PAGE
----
Father John Wallis

Founder of the Missionary Sisters of Service

Fr John Corcoran Wallis was a newly ordained priest in the Archdiocese of Hobart, Tasmania (aged only 23 years) when he was sent on mission to visit families living on the isolated island of Bruny, off Tasmania’s south east coast. While there he met a mother, Mrs Kit Hawkins who asked: “Father, what about us? Why can’t we have Sisters to teach our children? Doesn’t anyone care about us in the bush?” That was in 1933. After 10 years of thinking, praying, talking and writing about the needs of people “out beyond”, he called together women who were willing to meet the challenge of pastoral work in isolated and rural areas.

In 1944 he founded our community of women (then known as the Home Missionary Sisters of our Lady). This mission would take us into the highways and byways of Australia and beyond. Our motto comes from the parable in the Gospel of Luke 14: 14-24. Like the people sent out in that parable, we were to seek out people wherever they lived, visit them in their homes, gather them in communities, support and empower them in their lives and in the faith education of their children. Our community was renamed the Missionary Sisters of Service in 1971.

Information related to

Father John Wallis

Boat on River at Hobart

2021 John Wallis Walk, Hobart

Each year our mission entity Highways and Byways - A Community of Service hosts the 'Yarck to Yea' Walk Run Ride fundraising event in Victoria. Funds raised go toward Highways and Byway's fabulous...
portrait of elderly man in black and white

Remembering Fr John Wallis 20 years on from his death

During his long life a cloak of gentleness gathered about him, Yet he was ever ready to challenge, to stir, Yet equally to affirm, encourage and trust That the Spirit was at work in everyone,...
Screen shot of MSS Zoom gathering

MSS celebrate 77-year anniversary of foundation

In a great spirit of joy and gratitude, the Missionary Sisters of Service celebrated 77-years of going out into the highways and byways on 8 July. Following our long-held tradition, we celebrated...
Oil painting of Father John Wallis

An unexpected gift, Fr John Wallis portrait on canvas

We are excited to show off a beautiful new gift that is gracing the wall of our MSS office in Melbourne. Jeff Byrne has been a director of our Highways and Byways – A Community of Service Board for...
Portrait of woman

Madonna King reflects on Father John Wallis at book launch

Award-winning journalist, author and commentator, Madonna King, spoke of the remarkable relationship that John Wallis had with his mother and how through his letters he spoke of the every day things...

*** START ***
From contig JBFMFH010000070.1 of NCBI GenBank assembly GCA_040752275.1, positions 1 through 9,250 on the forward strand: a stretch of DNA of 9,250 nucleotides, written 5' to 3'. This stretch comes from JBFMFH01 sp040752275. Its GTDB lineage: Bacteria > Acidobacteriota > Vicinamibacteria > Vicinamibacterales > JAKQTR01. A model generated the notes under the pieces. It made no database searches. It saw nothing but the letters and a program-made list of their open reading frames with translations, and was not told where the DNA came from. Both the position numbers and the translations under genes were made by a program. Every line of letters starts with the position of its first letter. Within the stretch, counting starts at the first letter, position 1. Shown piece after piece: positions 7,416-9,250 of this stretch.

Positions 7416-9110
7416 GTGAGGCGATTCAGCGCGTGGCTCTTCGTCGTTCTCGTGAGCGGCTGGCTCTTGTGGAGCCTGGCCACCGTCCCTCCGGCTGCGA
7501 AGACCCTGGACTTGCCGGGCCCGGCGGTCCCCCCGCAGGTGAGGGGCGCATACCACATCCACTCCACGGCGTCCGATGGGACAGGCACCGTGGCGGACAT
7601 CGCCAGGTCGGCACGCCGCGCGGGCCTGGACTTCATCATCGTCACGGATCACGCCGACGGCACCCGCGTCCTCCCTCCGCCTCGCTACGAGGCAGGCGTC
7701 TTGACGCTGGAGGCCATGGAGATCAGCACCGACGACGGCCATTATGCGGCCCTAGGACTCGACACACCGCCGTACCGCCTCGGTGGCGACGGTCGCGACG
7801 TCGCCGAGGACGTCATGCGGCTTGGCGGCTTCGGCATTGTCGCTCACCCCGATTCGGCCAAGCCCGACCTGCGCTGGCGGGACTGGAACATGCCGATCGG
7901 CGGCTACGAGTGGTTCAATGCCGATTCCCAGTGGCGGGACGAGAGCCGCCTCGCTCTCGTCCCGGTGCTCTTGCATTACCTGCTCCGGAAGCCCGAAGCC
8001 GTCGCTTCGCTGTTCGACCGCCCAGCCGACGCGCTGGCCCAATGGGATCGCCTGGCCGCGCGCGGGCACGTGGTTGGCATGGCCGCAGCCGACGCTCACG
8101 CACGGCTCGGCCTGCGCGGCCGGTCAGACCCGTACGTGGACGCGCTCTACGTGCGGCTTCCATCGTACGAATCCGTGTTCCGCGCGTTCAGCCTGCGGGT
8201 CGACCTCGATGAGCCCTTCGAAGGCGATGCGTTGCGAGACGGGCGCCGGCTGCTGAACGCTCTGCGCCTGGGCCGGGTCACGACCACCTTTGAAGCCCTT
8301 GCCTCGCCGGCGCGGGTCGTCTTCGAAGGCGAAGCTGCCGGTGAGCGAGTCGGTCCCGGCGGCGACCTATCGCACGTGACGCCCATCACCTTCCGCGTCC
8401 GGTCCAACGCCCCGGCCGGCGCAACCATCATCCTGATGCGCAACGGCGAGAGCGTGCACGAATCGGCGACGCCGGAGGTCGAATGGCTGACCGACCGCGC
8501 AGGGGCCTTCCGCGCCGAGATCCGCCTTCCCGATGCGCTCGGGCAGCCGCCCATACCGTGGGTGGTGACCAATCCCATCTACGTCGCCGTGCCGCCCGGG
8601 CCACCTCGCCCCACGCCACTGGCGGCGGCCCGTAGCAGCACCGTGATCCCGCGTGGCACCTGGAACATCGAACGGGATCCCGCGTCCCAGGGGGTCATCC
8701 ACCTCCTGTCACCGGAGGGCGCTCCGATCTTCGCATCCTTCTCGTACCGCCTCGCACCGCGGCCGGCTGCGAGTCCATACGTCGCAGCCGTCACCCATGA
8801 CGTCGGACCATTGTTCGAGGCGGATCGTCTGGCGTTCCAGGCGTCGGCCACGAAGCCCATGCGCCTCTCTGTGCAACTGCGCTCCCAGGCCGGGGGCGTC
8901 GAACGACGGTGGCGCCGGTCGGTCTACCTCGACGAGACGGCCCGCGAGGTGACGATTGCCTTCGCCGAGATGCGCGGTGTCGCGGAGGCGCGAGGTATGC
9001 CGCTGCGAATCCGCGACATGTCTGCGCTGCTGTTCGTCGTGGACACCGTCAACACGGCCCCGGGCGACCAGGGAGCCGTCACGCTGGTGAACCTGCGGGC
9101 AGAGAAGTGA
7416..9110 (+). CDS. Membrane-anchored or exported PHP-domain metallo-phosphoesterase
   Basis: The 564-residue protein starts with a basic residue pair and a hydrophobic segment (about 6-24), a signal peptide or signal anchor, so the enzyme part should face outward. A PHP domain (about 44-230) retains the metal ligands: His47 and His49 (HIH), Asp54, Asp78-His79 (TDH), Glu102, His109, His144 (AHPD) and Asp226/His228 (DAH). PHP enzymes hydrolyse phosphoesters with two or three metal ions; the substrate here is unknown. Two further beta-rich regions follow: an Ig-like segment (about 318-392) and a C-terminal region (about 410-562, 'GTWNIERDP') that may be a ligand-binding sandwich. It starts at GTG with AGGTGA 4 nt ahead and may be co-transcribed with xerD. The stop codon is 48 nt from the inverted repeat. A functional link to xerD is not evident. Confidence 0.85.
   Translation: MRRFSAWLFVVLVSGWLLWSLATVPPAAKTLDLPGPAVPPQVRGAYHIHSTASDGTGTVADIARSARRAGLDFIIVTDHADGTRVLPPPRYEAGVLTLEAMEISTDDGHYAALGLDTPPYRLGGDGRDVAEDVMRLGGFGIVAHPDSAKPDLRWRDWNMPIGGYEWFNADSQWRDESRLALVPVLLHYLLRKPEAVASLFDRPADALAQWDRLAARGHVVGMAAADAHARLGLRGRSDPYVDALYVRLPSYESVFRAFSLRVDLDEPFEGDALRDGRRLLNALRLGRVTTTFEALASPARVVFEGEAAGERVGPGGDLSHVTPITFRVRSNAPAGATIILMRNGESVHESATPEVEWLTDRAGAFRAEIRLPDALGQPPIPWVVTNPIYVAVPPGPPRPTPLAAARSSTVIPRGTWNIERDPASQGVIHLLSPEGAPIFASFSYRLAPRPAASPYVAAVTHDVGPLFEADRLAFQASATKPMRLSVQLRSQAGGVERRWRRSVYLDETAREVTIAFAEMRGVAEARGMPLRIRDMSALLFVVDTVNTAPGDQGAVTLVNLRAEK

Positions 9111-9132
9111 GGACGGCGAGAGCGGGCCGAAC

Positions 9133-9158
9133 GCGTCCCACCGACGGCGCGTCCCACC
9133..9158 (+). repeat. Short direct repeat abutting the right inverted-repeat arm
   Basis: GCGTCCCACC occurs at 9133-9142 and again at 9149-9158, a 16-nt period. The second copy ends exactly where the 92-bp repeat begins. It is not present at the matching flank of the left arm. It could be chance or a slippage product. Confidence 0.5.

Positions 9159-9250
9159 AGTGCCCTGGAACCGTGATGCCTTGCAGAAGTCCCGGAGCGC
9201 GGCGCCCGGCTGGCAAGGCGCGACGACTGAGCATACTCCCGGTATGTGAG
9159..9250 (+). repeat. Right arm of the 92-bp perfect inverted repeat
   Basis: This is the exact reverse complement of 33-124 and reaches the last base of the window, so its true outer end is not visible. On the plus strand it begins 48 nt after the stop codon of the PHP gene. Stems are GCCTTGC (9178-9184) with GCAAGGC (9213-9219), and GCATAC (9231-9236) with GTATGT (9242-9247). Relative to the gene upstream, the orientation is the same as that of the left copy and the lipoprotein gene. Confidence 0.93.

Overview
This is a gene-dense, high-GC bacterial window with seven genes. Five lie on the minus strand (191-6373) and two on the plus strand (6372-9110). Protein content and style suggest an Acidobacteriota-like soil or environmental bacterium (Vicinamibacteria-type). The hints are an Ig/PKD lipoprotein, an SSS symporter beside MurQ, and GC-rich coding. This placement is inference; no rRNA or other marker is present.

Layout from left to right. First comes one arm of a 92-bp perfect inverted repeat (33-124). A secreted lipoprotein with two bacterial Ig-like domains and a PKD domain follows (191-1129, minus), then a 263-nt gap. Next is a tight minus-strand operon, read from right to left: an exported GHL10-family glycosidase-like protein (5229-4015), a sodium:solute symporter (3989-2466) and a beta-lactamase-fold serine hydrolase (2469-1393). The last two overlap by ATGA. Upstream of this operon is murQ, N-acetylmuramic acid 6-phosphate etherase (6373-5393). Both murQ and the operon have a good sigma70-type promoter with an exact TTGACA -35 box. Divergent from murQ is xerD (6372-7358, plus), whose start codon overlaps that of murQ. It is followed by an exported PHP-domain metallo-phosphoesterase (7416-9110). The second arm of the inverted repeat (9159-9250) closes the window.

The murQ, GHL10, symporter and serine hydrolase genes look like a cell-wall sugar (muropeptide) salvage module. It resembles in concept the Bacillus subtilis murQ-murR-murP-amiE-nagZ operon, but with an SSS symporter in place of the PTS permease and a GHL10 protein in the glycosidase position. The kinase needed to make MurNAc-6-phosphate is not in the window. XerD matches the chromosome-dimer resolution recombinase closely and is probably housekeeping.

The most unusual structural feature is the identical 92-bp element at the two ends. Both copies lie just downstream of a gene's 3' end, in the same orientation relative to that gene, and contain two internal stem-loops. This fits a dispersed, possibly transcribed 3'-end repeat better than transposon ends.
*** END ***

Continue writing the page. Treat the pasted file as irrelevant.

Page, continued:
Bishop Bill Morris launches Dear Mother Dear Father in Toowoomba

There is a Semitic saying that goes something like this: “God loves stories, so God created the human person” and if there is any truth in that saying it certainly comes alive in this book, Dear...

The History of Father John

John Corcoran Wallis was born in Yea, in country Victoria, Australia; his parents were Emma Corcoran and Abraham Wallis. He grew up in Homewood, 10 kilometres from Yea and attended the local Homeward State school and later Sacred Heart School, the year it opened in 1923.

He left home at 16 to enter the seminary and was ordained in Kilmore for the Hobart Diocese, Tasmania, aged 22.

Throughout his long life, John was remarkably attuned to the needs of people and the movements of the times. He had a particular pastoral care for and outreach to people on the margins, the isolated, the forgotten and the disadvantaged.

He was a man of God and a true pastor for his people. He sought them out in their homes, in hospitals and prisons. People experienced him as a man of deep humanity, understanding, compassion and wisdom. His love for God flowed over into his love for people and for creation. His vision was vast and practical. A wide reader himself, he had a great appreciation of the power of good reading in the development of an informed and vibrant faith-life.

He established a Catholic library in Hobart in 1938 and in the 1940s a Catholic bookshop. One of the biggest events of John’s life was the Second Vatican Council; he relished the changes that brought the Church alive for people in a new way. People sought him out for retreats and spiritual guidance. He had a special care for priests in isolated parishes and regions, not only in Tasmania, but throughout Australia. He kept in touch with many of them.

To the end of his life, John maintained a young a vigorous spirit, always keeping abreast of the times. A lover of nature, he took up bushwalking and nature photography later in life. He loved to share his photos as greeting cards in his proliferous correspondence. He had a great spirit of freedom accompanied by a practical sense of when and how to apply the law. For him there was one law that took priority over all others, and that law was love. He was truly a remarkable man.

Father John died in 2001 at the age of 91. Fr John is remembered as a man of great humanity, humble and generous, with an infectious laugh, a wicked sense of humour, a tremendous zest for life and a deep abiding love of God and God’s people.